What did Matt find this week on the world wide web available for Deviant viewing? Let's find out...
I’m trying out the ole wedding adage this week: Something new, some things used, something borrowed and something red, white and blue. Also, four of the films are available across multiple platforms in an attempt to make this column useful to the widest audience. I hope you’re all enjoying it. Now, onto this week’s bloody streams…
I had to include Maniac this week as it’s a brand new release to DVD AND Netflix so, it’s a definite money-saver. Also, it’s kind of amazing. I purposefully did not read any in-depth reviews because I didn't want to hear about how it was different than the original or it lacked in certain areas in correlation with the original, etc., etc. In the same vein, I was really nervous about how it’d stand up to such a great film. Let me just say that there’s no need to worry. There’s so much to love here. We see most of the action through the killer’s viewpoint. I thought this would be jarring and, ultimately, would become tiresome, but it really works to its advantage. I don’t think it would be possible to create a sense of his mental illness, paranoia and skewed idea of how his world is any other way. And that’s what I think is most important about this film: seeing where he is coming from. Not relating to him or condoning his actions, just realizing why he does what he does. The other aspect that I adore is the 80’s synth music, it’s beyond great. The film Drive brought this back in a big way, but I don’t think it’s been done this well since its heyday. I only wish I could have experienced this on the big screen. Definitely check this one out.
Takashi Miike. Those two words can illicit such grotesque images in my head. Whether it’s this movie or Ichi the Killer or 13 Assassins, all of his movies have a profound effect on me, in a good way. Also in that ‘I’ll never forget what I just saw – even if I wanted to’ kind of way. Audition starts out innocently enough, picking up after a widower decides to start looking for a wife again – mainly to please his teenage son. A movie executive friend of his decides that, while he’s casting for a new movie he’s working on, the man can sit in on the auditions and simultaneously search for his future wife. In walks timid, shy and respectful Asami and he’s hooked. While his partner’s every instinct says the girl is bad news, he must pursue her. While the film hints at what Asami is capable of, we don’t get to actually experience her atrocities until the third act. And what an act it is. As a frame of reference, the title for Ichi the Killer “appears” to the audience in a puddle of semen. All the fake substances that they tried to use - just didn't look authentic enough. So, Miike decided to use actual semen. There’s a similar story for Audition, but it’s such a great scene – I won’t spoil it for anyone uninitiated. It’s a rather slow buildup, but the performances are good enough to keep you interested before being stabbed in the chest with the end. It just arrived on Hulu this week and is free on youtube. At default the captions aren't on, so be sure to toggle them with YouTube’s CC button. Enjoy.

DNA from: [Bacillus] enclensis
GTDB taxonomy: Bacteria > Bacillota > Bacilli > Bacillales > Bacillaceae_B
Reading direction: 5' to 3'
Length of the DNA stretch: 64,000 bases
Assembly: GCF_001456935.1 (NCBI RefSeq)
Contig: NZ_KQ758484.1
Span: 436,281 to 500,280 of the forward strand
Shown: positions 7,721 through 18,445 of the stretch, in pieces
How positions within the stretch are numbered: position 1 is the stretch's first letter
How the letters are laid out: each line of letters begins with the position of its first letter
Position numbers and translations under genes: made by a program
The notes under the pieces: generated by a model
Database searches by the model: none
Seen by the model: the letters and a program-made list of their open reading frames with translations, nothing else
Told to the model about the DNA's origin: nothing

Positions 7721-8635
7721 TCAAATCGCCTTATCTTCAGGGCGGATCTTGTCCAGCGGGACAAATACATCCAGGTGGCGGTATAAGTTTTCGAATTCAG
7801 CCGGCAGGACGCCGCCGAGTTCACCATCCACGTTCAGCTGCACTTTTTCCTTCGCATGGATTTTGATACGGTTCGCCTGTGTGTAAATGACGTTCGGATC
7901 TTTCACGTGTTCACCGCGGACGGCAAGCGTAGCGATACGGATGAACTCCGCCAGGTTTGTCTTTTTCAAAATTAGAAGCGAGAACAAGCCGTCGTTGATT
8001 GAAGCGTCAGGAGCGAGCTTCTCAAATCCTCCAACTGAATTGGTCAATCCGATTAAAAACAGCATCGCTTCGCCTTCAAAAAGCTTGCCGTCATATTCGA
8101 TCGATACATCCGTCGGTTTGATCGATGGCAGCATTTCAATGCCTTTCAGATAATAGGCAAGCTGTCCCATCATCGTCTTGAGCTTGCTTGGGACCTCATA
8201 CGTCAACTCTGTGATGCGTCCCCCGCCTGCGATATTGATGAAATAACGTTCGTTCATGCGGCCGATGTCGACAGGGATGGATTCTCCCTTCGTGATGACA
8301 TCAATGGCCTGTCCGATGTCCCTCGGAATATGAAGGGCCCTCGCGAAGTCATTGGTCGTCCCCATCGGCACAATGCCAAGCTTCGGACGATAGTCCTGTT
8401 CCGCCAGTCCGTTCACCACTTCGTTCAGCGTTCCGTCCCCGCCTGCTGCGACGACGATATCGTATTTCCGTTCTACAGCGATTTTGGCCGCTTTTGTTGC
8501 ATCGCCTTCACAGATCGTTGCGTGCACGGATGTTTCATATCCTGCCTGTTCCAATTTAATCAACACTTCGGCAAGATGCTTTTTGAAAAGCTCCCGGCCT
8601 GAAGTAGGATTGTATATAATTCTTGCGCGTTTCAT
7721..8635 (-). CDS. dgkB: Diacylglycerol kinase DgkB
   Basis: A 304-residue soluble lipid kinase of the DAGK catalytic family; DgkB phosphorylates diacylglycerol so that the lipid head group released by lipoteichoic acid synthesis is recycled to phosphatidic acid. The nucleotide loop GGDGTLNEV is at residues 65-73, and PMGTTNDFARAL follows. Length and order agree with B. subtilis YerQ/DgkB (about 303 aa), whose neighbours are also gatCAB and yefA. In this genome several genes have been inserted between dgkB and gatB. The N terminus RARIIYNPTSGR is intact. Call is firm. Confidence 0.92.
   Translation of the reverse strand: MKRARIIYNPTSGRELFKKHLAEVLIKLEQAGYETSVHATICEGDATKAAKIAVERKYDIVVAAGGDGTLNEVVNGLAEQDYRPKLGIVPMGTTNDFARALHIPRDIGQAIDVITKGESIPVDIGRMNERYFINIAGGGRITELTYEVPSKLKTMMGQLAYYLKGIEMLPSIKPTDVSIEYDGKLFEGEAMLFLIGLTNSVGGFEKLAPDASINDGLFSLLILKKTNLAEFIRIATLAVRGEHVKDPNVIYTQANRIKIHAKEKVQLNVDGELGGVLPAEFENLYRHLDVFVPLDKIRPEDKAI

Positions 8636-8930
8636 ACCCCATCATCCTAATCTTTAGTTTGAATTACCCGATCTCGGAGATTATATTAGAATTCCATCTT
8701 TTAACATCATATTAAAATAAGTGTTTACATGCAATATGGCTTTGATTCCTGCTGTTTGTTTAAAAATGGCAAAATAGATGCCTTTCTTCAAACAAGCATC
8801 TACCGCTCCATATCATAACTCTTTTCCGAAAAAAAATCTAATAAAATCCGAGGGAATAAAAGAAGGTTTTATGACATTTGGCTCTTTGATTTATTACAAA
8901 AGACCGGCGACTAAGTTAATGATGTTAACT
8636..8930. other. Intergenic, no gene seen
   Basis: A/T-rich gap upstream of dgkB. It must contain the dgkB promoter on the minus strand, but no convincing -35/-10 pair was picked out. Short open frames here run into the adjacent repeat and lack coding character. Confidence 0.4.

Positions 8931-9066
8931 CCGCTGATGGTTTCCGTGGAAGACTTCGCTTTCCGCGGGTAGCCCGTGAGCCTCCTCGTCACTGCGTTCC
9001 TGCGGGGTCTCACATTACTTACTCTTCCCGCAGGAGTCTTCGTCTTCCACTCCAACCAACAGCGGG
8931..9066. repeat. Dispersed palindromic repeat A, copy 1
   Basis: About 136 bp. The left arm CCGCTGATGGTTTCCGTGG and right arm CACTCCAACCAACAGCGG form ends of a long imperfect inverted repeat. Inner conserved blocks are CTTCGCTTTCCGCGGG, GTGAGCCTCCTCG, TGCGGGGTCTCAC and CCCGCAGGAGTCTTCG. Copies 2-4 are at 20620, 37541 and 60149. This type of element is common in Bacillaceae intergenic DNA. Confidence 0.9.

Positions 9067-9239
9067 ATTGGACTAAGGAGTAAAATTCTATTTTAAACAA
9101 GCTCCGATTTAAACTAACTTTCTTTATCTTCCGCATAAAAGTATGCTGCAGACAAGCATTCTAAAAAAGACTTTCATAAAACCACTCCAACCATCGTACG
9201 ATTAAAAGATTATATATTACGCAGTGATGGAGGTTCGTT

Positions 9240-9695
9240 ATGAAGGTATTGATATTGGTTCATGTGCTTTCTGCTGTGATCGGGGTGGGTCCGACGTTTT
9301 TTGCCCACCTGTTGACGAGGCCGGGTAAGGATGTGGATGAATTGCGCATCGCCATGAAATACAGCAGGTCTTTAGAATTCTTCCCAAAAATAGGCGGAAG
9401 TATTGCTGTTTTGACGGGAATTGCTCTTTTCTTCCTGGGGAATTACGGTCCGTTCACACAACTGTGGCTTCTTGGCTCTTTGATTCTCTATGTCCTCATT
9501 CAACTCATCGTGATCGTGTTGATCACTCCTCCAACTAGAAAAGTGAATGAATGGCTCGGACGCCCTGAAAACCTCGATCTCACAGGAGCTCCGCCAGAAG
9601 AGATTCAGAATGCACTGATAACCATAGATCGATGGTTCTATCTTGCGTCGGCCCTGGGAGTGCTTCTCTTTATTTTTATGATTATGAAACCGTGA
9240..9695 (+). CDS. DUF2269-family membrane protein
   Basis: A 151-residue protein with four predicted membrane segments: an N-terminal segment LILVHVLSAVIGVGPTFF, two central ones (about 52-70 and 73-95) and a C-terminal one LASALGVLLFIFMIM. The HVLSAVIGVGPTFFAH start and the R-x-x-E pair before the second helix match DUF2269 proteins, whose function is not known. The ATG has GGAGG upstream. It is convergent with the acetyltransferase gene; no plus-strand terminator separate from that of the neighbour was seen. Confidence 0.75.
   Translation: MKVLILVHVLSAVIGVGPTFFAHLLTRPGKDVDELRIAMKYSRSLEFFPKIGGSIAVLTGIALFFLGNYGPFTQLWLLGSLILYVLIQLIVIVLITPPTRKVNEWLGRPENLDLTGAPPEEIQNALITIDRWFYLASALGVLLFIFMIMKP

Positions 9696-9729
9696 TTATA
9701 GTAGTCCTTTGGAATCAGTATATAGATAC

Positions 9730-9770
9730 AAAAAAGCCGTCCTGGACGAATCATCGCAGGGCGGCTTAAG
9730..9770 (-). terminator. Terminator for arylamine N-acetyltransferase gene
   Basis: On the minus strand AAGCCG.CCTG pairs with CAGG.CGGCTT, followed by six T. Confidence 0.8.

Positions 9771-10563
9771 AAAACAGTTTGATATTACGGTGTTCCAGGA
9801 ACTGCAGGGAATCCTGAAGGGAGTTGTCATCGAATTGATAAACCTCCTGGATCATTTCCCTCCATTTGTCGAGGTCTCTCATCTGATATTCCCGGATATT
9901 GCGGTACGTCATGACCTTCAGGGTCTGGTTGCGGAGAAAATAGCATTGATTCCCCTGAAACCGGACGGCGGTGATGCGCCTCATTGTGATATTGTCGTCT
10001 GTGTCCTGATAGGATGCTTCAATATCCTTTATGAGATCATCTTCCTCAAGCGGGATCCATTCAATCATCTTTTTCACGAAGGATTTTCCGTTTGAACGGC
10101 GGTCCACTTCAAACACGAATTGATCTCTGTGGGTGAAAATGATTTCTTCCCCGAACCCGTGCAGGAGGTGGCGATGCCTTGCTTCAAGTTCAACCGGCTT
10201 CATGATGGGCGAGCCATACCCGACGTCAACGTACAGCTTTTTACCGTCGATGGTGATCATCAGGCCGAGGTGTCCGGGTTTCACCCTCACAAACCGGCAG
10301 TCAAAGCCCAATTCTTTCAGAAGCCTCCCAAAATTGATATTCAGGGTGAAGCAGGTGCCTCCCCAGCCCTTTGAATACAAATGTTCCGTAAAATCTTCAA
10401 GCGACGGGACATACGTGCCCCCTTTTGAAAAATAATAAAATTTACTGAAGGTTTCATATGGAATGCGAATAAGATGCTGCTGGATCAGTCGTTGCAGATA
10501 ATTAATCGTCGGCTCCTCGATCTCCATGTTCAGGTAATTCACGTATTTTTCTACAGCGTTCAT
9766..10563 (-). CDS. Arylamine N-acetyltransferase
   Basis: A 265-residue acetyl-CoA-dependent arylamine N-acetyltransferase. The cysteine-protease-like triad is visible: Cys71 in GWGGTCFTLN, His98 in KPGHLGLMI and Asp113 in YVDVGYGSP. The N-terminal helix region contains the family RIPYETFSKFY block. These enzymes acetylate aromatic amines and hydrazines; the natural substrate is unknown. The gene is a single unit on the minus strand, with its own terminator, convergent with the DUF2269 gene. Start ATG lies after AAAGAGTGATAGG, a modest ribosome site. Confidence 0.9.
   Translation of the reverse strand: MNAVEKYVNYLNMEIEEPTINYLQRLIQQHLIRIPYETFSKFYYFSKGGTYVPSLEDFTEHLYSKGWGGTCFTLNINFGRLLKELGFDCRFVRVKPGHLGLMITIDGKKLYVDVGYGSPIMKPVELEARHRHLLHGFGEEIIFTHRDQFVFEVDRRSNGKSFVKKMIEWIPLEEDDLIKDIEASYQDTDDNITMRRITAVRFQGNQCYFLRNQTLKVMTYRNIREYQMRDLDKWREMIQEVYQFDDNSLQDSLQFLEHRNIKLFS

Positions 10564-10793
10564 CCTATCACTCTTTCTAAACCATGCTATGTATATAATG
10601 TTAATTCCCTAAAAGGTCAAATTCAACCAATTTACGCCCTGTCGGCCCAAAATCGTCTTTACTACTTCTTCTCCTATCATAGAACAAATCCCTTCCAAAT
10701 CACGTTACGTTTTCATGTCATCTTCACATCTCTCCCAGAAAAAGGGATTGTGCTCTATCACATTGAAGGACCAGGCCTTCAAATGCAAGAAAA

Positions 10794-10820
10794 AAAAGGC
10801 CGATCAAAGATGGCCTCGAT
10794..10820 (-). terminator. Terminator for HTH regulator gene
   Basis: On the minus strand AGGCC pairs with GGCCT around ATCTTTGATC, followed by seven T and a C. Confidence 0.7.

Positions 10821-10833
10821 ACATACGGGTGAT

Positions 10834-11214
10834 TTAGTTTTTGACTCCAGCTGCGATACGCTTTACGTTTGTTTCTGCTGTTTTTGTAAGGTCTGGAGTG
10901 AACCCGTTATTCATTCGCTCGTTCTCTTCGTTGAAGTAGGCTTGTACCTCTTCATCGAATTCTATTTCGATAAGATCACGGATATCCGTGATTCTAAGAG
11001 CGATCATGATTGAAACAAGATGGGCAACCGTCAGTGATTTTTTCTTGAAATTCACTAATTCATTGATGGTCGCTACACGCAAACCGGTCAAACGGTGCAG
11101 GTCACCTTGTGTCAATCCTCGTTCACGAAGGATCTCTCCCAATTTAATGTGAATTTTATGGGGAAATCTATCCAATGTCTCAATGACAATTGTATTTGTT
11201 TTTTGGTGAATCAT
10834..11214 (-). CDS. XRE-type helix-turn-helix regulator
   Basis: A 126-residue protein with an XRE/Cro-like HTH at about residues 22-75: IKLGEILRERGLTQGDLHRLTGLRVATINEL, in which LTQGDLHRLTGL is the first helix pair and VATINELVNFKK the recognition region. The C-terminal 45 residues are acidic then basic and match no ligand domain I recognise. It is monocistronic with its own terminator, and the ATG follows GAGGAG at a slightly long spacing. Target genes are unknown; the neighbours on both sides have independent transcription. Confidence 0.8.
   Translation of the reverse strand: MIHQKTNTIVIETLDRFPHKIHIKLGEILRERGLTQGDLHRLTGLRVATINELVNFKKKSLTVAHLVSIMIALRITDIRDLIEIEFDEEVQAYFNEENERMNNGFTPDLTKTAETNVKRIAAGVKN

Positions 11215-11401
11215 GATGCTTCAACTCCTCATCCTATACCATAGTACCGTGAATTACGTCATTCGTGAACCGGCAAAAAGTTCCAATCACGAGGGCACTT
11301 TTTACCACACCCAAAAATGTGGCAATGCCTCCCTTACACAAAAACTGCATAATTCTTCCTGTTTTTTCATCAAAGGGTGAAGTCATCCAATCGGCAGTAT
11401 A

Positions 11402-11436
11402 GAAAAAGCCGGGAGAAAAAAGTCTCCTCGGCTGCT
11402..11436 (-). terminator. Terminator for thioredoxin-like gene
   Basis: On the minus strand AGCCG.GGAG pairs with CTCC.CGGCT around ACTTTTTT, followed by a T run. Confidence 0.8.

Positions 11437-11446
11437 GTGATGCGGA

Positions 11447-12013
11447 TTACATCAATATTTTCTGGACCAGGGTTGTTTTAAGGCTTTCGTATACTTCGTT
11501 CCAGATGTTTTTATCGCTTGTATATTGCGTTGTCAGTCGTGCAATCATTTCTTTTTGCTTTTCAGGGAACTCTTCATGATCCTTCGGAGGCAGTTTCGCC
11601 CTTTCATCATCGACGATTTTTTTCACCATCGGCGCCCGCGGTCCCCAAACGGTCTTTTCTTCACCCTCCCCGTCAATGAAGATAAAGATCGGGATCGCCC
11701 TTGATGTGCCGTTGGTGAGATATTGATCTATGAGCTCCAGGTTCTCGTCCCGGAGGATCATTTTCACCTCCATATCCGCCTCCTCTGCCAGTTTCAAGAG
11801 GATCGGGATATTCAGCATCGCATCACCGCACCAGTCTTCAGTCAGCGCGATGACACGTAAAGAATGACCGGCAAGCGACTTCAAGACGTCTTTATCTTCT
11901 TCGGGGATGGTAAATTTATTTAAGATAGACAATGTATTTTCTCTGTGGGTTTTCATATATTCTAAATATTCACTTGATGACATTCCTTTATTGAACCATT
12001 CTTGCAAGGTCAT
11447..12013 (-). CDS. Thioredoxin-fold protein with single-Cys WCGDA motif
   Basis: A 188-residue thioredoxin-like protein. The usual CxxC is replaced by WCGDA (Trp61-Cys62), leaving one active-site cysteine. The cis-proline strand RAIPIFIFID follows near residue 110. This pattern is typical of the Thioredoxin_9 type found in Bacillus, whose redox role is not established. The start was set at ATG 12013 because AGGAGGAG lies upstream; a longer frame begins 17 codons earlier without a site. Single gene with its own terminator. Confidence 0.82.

Hellraiser I and II
What can be said about the Hellraiser series 25 years later that hasn't been said before; it’s ‘The Little Cube That Could’. A movie series that is still pretty shocking even viewed in today’s current shock-for-the-sake-of-it climate. If you somehow don’t know the set-up, a cube is found that, when opened, unleashes demons hell-bent (I know, I know) on dishing out as much pleasure and pain as they can before the cube is closed again. It’s the most extreme S&M to be put into popular and mainstream filmdom. I've suggested only the first two films in the series for two reasons: 1. they’re the best, hands down and 2. They’re the only two available on Netflix, Hulu and Youtube. However, if you want to make it a true marathon, all 9 of the films are on Netflix and I’ll include the link to that page below.
Hellbound: Hellraiser II (1988)
Nightmares in Red, White and Blue
Last, but not least: If you’re in the mood to just sit back and take a wonderful trip down memory lane, watch this great horror-history documentary. It covers all the greats. From Frankenstein, Night of the Living Dead, Friday the 13th and Texas Chainsaw Massacre to modern greats like The Devil’s Rejects, 28 Days Later and many more. It not only discusses the movies we all know and love, though. It also discusses why we as humans love horror movies; why we pay other people to scare the shit out of us and actually enjoy it. This may not be for the well-versed film fans as a lot of the information is pretty well known, but it’s great for beginners or if you’re looking to slowly bring a friend or loved one to the dark side.
Matt, Signing Out